Maclura pomifera L. (Maclura aurantiaca Syn., Moraceae family) is a native southwestern American plant commonly known as Osage orange. Osage orange typically grows in sunny areas and can grow in a wide range of soil conditions [1]. Worldwide, various Maclura species are used in folk medicine. Native Americans used M. pomifera for the treatment of cancer [2]. In Bolivia, the plant sap is used for the treatment of tooth pain, and the bark and leaves are used for uterine hemorrhage [3]. Comanche Indians in North America used the Osage orange roots decoction to treat sore eyes [4]. M. pomifera and its components possess several biological activities including cytotoxic, antitumor, antibacterial, estrogenic, antifungal, antiviral, and antimalarial activities [513]. Recently, isoflavones isolated from Osage orange have been demonstrated to protect brain cells, or neurons, from the toxic effect of amyloid beta peptide, which is believed to be responsible for the degeneration of neurons in Alzheimer’s disease patients. However, the mechanisms by which isoflavones block the toxicity of amyloid beta peptide are unknown [14]. M. pomifera produces several secondary metabolites belonging to different chemical classes including prenylated flavonoids. The prenylated flavonoids possess different biological activities such as antifungal, antibacterial, antitumor, and antioxidant activities. The wide range of bioactivities of these compounds is attributed to the prenylation on the flavonoids, which in turn increases their lipophilicity and membrane permeability [15]. In this report, we have examined M. pomifera growing in Kazakhstan which has never been exposed to extensive phytochemical or biological studies. We present the isolation and characterization of four new and eleven known metabolites from the fruits of M. pomifera growing in Kazakhstan and their accompanying cannabinoid, opioid, and MAO receptors activities.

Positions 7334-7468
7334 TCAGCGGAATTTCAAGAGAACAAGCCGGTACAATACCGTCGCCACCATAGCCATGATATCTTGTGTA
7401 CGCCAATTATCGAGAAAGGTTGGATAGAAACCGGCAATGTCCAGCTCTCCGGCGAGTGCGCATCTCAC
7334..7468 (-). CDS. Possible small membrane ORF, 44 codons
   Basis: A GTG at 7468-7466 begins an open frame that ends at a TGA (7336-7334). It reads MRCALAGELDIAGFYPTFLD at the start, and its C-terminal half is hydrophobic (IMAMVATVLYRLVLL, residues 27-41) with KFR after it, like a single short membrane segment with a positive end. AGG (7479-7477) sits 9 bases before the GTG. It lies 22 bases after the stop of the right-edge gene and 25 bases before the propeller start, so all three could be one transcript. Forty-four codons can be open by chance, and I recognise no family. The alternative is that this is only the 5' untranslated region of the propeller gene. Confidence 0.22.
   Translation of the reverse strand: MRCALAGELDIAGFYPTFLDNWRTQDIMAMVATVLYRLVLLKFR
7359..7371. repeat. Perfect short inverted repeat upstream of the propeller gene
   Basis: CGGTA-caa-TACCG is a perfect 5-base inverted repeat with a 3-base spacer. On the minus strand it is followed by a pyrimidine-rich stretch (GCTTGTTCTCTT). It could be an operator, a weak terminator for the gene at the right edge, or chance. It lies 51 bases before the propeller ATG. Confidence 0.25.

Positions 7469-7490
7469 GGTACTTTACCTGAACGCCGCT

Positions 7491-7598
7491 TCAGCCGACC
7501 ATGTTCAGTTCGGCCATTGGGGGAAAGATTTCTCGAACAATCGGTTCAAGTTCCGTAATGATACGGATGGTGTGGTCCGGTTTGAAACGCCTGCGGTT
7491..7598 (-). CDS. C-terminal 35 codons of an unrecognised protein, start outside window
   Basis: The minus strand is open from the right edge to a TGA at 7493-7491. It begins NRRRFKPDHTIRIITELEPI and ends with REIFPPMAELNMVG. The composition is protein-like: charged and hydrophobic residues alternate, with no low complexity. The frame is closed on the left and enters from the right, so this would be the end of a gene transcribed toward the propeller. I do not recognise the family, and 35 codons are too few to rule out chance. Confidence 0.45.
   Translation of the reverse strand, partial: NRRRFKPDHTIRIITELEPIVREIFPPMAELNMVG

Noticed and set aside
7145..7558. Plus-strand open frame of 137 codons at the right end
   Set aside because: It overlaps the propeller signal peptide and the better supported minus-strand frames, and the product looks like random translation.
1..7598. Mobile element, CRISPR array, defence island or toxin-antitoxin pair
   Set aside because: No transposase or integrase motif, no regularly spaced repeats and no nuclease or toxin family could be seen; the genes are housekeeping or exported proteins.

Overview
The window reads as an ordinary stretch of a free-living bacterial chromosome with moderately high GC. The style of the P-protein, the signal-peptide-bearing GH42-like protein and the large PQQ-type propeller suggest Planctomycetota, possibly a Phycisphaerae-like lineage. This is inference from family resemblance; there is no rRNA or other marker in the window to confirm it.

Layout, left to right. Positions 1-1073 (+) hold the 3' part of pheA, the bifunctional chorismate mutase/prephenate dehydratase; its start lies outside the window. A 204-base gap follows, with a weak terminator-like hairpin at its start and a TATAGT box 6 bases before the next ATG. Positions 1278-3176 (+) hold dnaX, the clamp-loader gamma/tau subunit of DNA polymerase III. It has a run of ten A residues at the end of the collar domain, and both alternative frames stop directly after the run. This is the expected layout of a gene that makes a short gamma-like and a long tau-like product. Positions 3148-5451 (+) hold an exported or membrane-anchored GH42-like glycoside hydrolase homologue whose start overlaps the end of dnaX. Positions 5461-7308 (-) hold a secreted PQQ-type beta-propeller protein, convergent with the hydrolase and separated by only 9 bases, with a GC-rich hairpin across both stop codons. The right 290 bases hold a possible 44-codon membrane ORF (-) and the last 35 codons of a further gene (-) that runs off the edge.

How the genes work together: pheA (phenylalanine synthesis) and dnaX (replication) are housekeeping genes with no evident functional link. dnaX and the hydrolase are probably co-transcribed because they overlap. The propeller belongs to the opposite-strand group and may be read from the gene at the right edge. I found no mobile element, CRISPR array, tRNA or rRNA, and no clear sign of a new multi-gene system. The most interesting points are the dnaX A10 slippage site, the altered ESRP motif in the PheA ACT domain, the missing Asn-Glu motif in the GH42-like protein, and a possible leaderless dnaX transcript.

2. Materials and Methods

2.1. Apparatus, Materials, and Chemicals

A Bruker model AMX 500 NMR and 400 NMR spectrometers operating on a standard pulse system were used to acquire 1H and 13C NMR and 2D spectra. The instruments ran at 500 and 400 MHz for 1H while they ran at 125 and 100 MHz for 13C. CDCl3, DMSO-d6, and acetone-d6 were used as NMR solvents, and TMS was used as an internal standard. ESI-MS data were recorded on Thermo Orbitrap Fusion (Thermo Scientific). Samples were analyzed in the negative mode of ionization. Samples were directly infused at 3 uL/min. Mass was analyzed in Orbitrap (mass error on the instrument <2 ppm). ESI-MS data were obtained on a Micromass Q-Tof micromass spectrometer. FTMS-ESI was analyzed on Thermo Orbitrap Fusion (Thermo Scientific). The sample was analyzed in the negative mode of ionization. Mass was analyzed in Orbitrap (mass error on the instrument <2 ppm). TLC was performed on precoated silica gel GF254 plates and Column Chromatography was performed on silica gel (200–300 mesh) and Sorbadex-LH20 (Sorbent Technologies, Atlanta, GA, USA). The recombinant human monoamine oxidase-A and monoamine oxidase-B enzymes were obtained from BD Biosciences (Bedford, MA, USA). Kynuramine, clorgyline, phenelzine, deprenyl, and DMSO were procured from Sigma Chemical Company (St. Louis, MO, USA).